It is normal for young Bearded Vultures to range across huge areas, often outside of typical breeding habitat for the species in mountainous areas such as the Alps or Pyrenees. Each year, normally in the spring, there are several records of immature Bearded Vultures "out of range" in northern Europe, including some birds that are released as part of the Alps reintroduction project. Due to its distinctive plumage and missing tail feathers we do know that it is the same bird that was seen in northern Europe recently in Belgium and Holland. The very unusual thing about this long distance journey is the fact that the bird successfully crossed the English Channel, even though Bearded Vultures rarely cross large water bodies of water. Perhaps the crossing was assisted by the recent very strong winds. 

As long as the bird continues to find food and a safe roostingsite, it might not feel the need to move on for the moment. This is an unprecedented situation so it is very difficult to predict how the bird will behave and adapt to its new surroundings. If it returns south then it would need to cross the Channel again, which is a potentially hazardous journey. To return to the Alps or Pyrenees it would need to find enough food along the way, as well as avoid the different threats that are sometimes more numerous in lowland areas, such as collisions with power lines. It is not unusual for these long distance travellers to have to be rescued (often weakened due to lack of food), rehabilitated and re-released in more suitable mountainous habitat.

Birders North Derbyshire

(c) Tim Birch

Concerns for the birds safety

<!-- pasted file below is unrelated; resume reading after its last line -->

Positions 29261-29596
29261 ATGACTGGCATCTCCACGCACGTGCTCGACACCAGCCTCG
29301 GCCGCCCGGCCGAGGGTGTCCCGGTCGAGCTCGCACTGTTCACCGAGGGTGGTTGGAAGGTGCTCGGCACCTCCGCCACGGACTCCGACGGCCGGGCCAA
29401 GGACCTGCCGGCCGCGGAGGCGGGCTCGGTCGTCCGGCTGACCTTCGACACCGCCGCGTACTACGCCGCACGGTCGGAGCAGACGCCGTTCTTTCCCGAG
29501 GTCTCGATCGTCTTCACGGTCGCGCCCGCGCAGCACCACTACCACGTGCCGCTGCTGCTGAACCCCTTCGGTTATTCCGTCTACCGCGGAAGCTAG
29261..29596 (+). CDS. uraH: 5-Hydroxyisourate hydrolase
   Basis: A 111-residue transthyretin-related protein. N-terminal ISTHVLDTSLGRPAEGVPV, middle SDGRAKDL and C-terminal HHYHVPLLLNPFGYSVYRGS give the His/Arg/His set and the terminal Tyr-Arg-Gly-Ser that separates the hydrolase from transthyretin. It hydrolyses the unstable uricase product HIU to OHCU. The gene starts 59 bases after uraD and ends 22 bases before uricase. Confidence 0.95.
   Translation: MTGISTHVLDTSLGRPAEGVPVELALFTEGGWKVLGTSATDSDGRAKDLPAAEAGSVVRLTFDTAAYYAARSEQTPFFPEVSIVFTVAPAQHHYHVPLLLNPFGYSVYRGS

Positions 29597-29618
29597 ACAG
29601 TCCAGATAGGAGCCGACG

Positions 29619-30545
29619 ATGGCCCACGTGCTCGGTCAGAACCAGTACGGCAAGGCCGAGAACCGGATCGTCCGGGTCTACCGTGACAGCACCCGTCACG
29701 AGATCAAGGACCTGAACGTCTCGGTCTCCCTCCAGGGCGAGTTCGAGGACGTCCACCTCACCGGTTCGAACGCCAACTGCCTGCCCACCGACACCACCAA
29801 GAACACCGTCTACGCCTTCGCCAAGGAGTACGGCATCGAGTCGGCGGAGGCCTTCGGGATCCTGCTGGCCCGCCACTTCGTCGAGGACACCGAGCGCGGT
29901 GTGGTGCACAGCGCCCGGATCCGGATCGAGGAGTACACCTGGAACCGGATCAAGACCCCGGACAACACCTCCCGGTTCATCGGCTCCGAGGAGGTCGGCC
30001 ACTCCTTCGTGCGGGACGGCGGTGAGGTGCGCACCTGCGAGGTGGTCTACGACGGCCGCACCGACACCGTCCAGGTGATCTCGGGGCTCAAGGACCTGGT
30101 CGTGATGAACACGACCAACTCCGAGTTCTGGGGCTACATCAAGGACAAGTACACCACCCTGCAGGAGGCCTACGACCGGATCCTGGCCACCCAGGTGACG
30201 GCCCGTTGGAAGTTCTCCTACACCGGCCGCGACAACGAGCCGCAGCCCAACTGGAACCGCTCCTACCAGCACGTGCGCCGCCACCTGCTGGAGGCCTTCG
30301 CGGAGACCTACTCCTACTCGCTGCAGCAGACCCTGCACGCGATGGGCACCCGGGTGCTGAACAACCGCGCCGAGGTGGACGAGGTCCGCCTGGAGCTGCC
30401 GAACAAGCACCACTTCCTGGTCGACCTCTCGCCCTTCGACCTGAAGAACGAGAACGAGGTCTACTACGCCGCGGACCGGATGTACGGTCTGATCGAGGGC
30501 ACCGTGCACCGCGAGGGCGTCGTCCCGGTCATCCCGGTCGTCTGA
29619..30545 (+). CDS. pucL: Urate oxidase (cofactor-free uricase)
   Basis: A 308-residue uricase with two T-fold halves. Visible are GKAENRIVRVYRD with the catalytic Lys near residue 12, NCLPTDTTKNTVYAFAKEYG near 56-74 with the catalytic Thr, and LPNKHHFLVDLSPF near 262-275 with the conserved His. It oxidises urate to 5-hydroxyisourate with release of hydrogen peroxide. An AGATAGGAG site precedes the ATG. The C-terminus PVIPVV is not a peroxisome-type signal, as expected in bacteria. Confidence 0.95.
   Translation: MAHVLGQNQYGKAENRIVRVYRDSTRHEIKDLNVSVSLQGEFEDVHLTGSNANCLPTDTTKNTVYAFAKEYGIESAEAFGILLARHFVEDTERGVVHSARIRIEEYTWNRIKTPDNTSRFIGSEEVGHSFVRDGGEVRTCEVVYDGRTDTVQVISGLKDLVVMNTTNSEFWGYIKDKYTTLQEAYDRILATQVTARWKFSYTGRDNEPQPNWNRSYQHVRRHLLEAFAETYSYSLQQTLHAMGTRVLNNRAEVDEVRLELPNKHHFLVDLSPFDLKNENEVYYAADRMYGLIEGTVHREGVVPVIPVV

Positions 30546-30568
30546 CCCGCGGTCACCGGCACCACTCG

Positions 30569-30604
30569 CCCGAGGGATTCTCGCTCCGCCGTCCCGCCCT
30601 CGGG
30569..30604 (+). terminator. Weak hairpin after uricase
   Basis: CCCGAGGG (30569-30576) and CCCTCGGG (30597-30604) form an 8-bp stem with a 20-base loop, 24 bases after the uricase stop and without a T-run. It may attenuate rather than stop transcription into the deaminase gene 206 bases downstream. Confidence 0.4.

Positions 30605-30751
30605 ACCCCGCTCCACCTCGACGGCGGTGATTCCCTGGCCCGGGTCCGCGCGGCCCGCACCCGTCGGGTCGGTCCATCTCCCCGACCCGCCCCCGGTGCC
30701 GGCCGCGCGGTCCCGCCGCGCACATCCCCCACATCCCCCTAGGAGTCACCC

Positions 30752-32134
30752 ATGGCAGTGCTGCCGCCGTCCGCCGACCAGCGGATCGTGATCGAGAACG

It is deeply worrying that the Bearded Vulture has ended up in hot spot for wildlife life crime and bird of prey persecution. You would think this incredible bird would be totally safe in the Peak District National Park but that is not the case sadly. The uplands of the Peak District have a history of persecution of birds of prey which is totally illegal as all birds of prey are highly protected. Over the past 8 years over 20 cases of confirmed cases of bird of prey persecution have been documented across the Peak District.. Birds such as Peregrines, Buzzards, Goshawk, Red Kite, Osprey and Hen Harriers have been targeted. This persecution is often linked to grouse moors and the Bearded Vulture has currently settled right in the middle of grouse shooting country. However if anything suspicious were to happen to this bird it would create an international outcry given the importance of this bird within Europe.

Amazing facts about this bird

Adult Bearded Vultures have an orange colour. This is due to them bathing in iron oxide rich substrates and this is a status symbol indicating genetic fitness. The more orange coloured the bird the bigger the territory it will have. They mate for life. It has a 3 metre wingspan and is over a metre in length. Their diet is 80% bone and marrow and they mainly feed on bones from large herbivores. They often carry the bones to heights of around 100 metres at specific bone breaking sites on rocks. This smashes the bones up to release the bone marrow. The bones are dissolved in the stomach releasing nutrient levels equivalent to fresh meat, They feed the young fresh bones and don’t regurgitate for their young. They prefer bones to fresh meat which is extremely rare for a vulture. It’s the rarest vulture in Europe with between 600 to 1000 pairs. It is threatened due to human development and loss of habitat. It is also still illegally hunted and subject to poisoning in some areas. It is not in conflict with farmers as it mainly feeds on bones and not livestock. The name Lammergaier, a German name, loosely translating as “lamb vulture” has unfortunately led to historical persecution by farmers despite it not killing lambs but feeding on lamb and sheep carcasses. It holds enormous breeding territories of nearly 700 square kilometres but their foraging territories is even bigger at a staggering 7500 square kilometres. It is rarely found below 2000 metres in the mountains where it breeds and prefers mountainous areas where wolves and eagles live as they don’t compete for food and wait patiently until these animals have eaten prey they have caught leaving the skeletons of these animals behind for the Bearded Vulture to feed on. These vultures have been found at heights of over 24000 feet on Mount Everest. They benefit the ecosystem by removing dead carcasses and this helps with disease control in the environment.